Why are traditional credential stuffing prevention techniques not enough?

Traditional credential stuffing prevention techniques include:

  • Implementing MFA, a combination of something people know, something they have, and something they are 
  • Requiring users to enter their password and provide additional security information which does not constitute MFA because it’s still something a person “knows”
  • Asking people to solve a CAPTCHA (Completely Automated Public Turing Test to Tell Computers and Humans Apart)
  • Blocking known malicious IP addresses
  • Device and connection fingerprinting

Problematically, these are all activities that occur at the organization’s perimeter. They help authenticate users, but they fail to address issues about information available outside the company’s control.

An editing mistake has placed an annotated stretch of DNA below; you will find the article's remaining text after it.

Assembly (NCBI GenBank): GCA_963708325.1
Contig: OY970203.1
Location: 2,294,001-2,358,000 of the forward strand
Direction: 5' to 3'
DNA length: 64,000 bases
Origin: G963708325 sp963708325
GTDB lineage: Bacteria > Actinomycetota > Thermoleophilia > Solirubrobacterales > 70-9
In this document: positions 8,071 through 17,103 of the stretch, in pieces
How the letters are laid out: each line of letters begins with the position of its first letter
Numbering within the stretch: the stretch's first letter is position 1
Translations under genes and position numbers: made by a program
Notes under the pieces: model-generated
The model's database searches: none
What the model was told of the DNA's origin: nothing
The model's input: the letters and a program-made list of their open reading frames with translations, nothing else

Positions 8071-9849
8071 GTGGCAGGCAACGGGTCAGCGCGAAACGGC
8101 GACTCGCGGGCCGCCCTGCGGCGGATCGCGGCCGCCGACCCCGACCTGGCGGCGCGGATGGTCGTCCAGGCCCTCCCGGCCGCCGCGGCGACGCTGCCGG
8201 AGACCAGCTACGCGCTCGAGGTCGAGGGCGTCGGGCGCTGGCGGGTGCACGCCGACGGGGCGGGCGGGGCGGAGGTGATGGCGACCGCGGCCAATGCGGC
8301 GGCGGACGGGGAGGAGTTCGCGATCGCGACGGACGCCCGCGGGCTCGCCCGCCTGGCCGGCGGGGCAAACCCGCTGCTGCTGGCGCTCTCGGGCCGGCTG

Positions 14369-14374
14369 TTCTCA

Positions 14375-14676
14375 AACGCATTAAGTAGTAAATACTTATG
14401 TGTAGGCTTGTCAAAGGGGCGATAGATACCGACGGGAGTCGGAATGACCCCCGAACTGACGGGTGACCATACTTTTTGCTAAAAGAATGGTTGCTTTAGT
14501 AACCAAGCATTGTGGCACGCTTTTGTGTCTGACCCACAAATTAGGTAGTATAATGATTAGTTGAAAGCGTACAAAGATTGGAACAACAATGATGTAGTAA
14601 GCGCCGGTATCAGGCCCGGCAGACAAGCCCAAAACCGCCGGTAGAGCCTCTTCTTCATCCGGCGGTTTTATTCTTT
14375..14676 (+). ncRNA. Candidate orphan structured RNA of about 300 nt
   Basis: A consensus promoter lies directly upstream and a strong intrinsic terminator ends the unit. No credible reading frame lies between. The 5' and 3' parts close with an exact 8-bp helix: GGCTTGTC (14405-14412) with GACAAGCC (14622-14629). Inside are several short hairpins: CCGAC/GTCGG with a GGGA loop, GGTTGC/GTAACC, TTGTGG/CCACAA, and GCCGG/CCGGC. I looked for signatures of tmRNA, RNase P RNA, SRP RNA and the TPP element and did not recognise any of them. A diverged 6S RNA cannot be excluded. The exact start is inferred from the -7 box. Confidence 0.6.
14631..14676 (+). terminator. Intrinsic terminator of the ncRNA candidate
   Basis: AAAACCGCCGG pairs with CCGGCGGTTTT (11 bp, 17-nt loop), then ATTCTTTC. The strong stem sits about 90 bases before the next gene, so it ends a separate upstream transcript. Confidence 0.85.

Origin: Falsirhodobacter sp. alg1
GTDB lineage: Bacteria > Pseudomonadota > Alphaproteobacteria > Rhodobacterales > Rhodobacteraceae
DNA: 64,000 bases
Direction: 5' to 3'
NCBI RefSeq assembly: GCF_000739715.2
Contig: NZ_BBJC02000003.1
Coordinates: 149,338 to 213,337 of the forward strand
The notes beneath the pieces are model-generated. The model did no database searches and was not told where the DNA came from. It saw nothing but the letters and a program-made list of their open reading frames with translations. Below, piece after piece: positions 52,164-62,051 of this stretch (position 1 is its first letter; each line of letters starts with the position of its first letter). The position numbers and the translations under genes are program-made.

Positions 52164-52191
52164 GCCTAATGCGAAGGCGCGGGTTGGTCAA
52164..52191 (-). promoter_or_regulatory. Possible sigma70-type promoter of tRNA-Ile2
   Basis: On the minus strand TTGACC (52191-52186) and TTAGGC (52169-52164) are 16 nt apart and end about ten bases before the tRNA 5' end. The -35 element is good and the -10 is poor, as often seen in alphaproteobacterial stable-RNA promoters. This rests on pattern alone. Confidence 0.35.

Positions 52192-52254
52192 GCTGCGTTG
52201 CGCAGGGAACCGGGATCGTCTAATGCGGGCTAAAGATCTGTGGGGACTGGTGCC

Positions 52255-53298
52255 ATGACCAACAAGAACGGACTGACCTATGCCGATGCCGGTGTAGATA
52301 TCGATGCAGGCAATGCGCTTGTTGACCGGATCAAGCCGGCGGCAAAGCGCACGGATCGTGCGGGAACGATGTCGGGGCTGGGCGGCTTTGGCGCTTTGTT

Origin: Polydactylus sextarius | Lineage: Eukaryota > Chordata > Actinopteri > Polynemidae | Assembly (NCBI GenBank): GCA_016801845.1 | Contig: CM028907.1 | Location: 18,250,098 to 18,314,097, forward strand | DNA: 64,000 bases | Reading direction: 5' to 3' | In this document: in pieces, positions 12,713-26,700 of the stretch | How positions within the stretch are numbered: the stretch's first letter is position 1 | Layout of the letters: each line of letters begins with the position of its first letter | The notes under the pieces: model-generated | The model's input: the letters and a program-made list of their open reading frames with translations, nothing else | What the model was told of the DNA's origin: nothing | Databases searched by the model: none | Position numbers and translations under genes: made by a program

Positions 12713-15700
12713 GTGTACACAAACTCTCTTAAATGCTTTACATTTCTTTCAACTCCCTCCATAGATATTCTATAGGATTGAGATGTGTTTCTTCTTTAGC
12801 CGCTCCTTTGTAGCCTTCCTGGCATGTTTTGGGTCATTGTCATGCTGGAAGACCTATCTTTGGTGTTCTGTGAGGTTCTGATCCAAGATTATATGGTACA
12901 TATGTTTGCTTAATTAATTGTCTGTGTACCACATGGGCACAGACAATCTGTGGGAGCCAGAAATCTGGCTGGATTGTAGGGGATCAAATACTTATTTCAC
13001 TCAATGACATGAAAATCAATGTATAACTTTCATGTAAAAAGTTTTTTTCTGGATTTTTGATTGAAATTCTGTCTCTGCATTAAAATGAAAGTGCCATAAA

Why is credential stuffing prevention important?

Preventing credential stuffing attacks is critical to protecting an organization from the impact of a successful attack. This impact can include:

  • Corporate espionage and theft: gaining access to development environments or GitHub repositories containing source code
  • Perte financière: money spent on incident response and recovery, defense costs, or customer notification
  • Perte de confiance des clients: customer churn related to people whose data was stolen 
  • Réputation entachée: media reports related to a data breach undermining digital brand value

Why are dark web and Telegram monitoring critical to credential stuffing prevention?